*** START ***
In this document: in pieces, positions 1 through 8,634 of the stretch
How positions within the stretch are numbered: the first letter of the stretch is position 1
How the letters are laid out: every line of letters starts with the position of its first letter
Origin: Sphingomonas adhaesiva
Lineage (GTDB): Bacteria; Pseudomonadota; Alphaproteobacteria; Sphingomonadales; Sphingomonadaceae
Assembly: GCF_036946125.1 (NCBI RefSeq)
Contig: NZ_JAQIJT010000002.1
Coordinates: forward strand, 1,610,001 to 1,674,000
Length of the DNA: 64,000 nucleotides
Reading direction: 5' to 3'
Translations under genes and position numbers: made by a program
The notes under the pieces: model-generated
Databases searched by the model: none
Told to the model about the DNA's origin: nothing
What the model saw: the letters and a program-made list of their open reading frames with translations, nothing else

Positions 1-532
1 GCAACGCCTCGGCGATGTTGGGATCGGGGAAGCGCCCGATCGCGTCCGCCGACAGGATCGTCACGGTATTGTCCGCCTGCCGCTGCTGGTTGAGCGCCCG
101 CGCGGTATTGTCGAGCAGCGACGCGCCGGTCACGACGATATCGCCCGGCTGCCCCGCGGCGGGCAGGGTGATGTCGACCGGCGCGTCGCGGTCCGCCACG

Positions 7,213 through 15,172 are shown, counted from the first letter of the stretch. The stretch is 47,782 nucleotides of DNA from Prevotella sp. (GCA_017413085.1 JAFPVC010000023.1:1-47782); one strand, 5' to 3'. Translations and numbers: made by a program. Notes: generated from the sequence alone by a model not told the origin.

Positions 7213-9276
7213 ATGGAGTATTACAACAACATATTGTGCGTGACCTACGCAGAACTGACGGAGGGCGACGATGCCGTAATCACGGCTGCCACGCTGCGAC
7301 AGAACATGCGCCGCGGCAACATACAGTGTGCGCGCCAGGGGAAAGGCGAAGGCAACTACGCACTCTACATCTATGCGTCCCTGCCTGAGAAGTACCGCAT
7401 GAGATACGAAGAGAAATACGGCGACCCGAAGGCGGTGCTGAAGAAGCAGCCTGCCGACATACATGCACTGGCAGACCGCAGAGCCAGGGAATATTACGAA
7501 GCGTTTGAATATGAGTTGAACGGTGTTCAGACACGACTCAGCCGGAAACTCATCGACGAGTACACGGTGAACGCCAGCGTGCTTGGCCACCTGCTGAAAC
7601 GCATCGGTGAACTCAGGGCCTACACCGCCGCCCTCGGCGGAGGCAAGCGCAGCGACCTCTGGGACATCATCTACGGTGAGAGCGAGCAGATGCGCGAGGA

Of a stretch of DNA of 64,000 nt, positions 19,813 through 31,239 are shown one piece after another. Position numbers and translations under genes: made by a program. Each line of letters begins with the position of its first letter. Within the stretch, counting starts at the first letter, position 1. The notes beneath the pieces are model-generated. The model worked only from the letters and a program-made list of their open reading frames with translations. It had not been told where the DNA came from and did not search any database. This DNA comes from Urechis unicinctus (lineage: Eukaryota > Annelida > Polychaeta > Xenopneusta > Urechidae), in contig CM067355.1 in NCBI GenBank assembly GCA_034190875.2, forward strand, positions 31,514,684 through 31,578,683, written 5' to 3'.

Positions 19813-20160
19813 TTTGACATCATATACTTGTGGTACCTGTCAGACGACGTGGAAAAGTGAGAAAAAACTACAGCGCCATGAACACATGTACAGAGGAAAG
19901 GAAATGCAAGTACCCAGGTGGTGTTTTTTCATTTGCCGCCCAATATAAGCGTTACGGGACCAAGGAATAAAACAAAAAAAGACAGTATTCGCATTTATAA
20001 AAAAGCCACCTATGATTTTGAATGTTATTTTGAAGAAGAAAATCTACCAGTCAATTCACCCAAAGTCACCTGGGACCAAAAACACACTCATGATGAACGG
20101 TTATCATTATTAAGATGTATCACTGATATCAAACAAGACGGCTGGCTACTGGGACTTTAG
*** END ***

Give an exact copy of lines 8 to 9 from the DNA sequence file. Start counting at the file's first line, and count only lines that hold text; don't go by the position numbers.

Coordinates: forward strand, 1,610,001 to 1,674,000
Length of the DNA: 64,000 nucleotides